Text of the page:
Environmental Management And Audits

Table of Content

An audit and an inventory are often mistaken for each other, but they differ significantly in focus. While an inventory solely focuses on the environment, an audit encompasses the relationship of a community. The primary objective of an inventory is to gather environmental facts.

According to Newman et al. (1997), audits involve relating facts to a specific community. While compliance with standard rules and requirements is important in environmental audits, it typically takes a backseat when compared to financial audits.

This essay could be plagiarized. Get your custom essay
“Dirty Pretty Things” Acts of Desperation: The State of Being Desperate
128 writers

ready to help you now

Get original paper

Without paying upfront

The environment cannot be simplified into a set of regulations, like the ones governing financial statement preparation. An environmental audit report will be detailed rather than concise, and its discoveries will typically be presented as comments, recommendations, and suggestions. As a result, there is room for differing opinions or varying interpretations. An audit also evaluates how past events have contributed to the current state of affairs, but it focuses more on the bigger picture rather than specific issues.

(Newman et al. 1996) An audit: Summary Places the emphasis on interpretation rather than on data collection Emphasizes the overall view rather than specific investigation of individual problems. Is an activity commissioned by and used by a First Nation, not something carried out by or for another body. Assists the identification of goals and priorities, rather than being a response to problems or opportunities.

The Environmental Management System (EMS) is the overall framework for implementing and maintaining environmental management within an organization. It encompasses the organizational structure, responsibilities, practices, procedures, processes, and resources. According to Graff (1997), an Environmental Management System Audit is a program and procedure used to evaluate whether the EMS aligns with the organization’s planned arrangements and if it has been effectively implemented and maintained. Newman et al. (1997) also define the Environmental Management System Audit in a similar manner.

It contributes to management’s purpose of the continuing capability of the environmental management system. Environmental Management System Review is a formal evaluation by senior management of the status and capability of the environmental management system in relation to environmental policy and new objectives resulting from changing circumstances (Graff, 1997). The International Organization for Standardization defines an EMS (Environmental Management System) as the “organizational structure, responsibilities, practices, procedures, processes and resources for implementing and maintaining environmental management” (1995, p.).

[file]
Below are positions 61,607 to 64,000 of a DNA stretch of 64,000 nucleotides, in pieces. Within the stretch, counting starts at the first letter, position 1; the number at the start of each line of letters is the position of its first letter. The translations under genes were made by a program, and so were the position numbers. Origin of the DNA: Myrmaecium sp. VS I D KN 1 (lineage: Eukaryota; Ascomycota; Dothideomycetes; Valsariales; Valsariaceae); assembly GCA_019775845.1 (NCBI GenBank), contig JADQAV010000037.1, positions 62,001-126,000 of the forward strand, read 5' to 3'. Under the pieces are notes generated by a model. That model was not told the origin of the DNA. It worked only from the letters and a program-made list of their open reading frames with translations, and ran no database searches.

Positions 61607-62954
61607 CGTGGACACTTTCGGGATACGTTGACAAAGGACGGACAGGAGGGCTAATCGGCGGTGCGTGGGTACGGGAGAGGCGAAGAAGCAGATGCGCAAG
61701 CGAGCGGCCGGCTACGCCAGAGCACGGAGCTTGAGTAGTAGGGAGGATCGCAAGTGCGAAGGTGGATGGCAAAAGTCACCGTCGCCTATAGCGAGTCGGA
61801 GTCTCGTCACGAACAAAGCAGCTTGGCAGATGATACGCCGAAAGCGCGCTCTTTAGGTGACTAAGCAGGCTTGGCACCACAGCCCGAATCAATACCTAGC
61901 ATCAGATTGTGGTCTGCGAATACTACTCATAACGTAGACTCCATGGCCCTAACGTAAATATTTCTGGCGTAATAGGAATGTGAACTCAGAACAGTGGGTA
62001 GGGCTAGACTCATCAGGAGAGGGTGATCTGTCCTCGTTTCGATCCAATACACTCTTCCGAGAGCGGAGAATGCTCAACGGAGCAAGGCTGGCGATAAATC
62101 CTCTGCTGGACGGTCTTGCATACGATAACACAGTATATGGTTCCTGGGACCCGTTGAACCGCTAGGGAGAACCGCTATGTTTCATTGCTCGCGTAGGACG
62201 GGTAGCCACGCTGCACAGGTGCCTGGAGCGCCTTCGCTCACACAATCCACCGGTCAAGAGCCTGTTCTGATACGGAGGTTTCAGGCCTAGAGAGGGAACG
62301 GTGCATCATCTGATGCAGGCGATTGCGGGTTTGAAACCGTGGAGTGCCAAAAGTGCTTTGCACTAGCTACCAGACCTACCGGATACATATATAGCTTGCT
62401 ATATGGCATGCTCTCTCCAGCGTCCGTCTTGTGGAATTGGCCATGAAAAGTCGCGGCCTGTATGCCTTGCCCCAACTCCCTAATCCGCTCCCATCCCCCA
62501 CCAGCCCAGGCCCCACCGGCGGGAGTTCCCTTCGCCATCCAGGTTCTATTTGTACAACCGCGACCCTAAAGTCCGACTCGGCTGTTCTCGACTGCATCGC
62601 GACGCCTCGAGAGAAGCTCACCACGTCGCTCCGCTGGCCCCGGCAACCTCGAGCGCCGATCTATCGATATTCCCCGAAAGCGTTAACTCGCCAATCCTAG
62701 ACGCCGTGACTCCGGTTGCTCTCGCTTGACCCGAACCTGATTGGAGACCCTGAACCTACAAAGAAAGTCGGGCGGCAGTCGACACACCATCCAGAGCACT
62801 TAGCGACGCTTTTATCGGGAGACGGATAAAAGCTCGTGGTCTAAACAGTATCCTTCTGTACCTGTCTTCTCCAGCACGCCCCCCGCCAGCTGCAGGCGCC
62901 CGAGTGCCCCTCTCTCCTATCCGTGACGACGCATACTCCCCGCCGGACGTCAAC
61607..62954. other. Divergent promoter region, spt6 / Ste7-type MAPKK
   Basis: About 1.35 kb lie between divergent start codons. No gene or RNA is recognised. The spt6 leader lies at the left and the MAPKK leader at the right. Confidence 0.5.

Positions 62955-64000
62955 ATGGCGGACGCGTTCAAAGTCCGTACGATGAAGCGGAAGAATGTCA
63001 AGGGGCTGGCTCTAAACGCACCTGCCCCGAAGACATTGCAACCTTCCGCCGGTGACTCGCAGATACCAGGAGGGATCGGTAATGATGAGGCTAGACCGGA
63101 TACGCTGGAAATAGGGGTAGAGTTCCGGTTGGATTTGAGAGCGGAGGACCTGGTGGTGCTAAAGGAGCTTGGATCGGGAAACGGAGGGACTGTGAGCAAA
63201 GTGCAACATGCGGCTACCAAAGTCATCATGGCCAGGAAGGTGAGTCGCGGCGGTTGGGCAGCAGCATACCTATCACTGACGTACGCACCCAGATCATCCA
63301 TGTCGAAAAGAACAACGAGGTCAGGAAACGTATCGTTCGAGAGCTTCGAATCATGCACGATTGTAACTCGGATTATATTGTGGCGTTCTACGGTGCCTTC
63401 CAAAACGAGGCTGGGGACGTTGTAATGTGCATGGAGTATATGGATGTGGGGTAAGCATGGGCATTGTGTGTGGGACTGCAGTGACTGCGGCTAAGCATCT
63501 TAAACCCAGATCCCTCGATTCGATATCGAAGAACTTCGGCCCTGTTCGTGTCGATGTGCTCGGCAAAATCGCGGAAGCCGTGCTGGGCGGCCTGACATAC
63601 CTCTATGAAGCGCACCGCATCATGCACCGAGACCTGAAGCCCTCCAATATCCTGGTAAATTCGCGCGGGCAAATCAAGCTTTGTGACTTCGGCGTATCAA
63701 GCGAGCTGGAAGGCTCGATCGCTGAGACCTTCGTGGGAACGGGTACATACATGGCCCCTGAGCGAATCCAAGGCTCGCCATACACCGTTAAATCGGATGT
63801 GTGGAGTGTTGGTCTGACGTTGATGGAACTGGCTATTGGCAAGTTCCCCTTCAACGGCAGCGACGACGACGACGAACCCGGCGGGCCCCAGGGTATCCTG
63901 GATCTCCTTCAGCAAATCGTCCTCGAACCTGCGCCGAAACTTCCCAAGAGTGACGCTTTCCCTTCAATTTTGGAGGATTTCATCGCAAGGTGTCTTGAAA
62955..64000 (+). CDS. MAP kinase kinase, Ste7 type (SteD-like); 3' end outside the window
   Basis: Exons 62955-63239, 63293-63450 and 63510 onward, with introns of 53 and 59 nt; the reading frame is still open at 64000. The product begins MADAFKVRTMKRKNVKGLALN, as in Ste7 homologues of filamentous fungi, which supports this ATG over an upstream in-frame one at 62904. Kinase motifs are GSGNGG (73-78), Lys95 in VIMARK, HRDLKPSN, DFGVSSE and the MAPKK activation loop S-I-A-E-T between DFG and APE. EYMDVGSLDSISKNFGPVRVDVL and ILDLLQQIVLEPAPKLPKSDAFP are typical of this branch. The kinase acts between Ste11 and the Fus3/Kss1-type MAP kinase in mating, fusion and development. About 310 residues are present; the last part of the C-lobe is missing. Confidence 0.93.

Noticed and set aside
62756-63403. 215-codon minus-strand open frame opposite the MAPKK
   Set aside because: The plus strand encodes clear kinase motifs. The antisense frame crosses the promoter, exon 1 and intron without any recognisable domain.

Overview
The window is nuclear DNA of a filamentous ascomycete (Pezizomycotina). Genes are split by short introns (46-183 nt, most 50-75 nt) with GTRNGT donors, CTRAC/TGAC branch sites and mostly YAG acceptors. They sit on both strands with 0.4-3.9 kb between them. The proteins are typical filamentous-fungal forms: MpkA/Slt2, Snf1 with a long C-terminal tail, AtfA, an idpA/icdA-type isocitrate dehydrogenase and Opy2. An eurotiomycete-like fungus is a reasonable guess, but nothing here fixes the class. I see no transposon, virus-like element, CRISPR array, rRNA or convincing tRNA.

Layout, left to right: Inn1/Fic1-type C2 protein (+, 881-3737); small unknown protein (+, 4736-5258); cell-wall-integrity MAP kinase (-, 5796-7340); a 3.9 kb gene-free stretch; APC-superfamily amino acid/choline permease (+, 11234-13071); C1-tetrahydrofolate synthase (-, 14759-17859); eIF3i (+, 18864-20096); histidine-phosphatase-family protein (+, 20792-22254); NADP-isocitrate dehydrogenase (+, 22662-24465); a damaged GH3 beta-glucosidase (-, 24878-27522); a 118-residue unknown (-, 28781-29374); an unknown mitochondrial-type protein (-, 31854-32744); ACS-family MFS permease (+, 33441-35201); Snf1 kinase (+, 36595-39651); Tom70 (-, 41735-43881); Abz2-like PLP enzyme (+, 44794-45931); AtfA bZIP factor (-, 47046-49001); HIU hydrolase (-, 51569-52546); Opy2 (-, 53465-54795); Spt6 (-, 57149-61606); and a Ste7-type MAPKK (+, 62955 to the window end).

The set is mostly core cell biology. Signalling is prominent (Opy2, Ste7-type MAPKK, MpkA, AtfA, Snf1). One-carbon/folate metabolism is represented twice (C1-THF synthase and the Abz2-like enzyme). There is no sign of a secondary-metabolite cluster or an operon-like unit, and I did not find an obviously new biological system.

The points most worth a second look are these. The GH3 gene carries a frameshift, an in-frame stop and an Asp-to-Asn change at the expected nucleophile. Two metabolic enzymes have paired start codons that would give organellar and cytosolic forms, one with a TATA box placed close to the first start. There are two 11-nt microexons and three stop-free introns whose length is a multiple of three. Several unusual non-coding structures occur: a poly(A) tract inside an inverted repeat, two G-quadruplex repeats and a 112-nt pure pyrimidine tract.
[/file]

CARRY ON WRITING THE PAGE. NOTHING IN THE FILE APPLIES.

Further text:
Simply put, an EMS constantly gives an organization a clear understanding of the environmental effects caused by its activities and estimates of possible effects. A crucial aspect of an EMS is the need for management to show a dedication to ongoing improvement by regularly auditing, reviewing, and modifying its EMS (Graff, 1997). As implied by the term “system,” an EMS implies a continuous cycle. This cycle commences with the creation of an environmental policy.

The policy needs to be implemented and applied throughout the entire organization. The company should announce its environmental goals and identify those that have a notable effect on the environment. These goals are essential for the company’s environmental efforts, guiding them towards specific targets and objectives in accordance with the overall environmental policy.

The EMS, which was defined by the International Organization for Standardization (ISO) in 1995, is accountable for creating procedures, guidelines, and actions to execute the policy and accomplish objectives. Effective communication is crucial in helping individuals within the organization understand their responsibilities and comprehend environmental goals.

Environmental management is centered on the responsible utilization of natural, economic, and human resources to safeguard and improve the environment. By empowering individuals with this knowledge, they can actively contribute to the effectiveness of the EMS. This involves protecting important ecological assets, efficiently managing local areas, and fostering a positive connection between people and their surroundings.

According to (Daly, 1993), the goal of modern environmental management is to establish stewardship of the environment for both present and future generations, in accordance with the principles of sustainable development.

Cite this page

Environmental Management And Audits. (2018, May 06). Retrieved from


Remember! This essay was written by a student

You can get a custom paper by one of our expert writers

Order custom paper Without paying upfront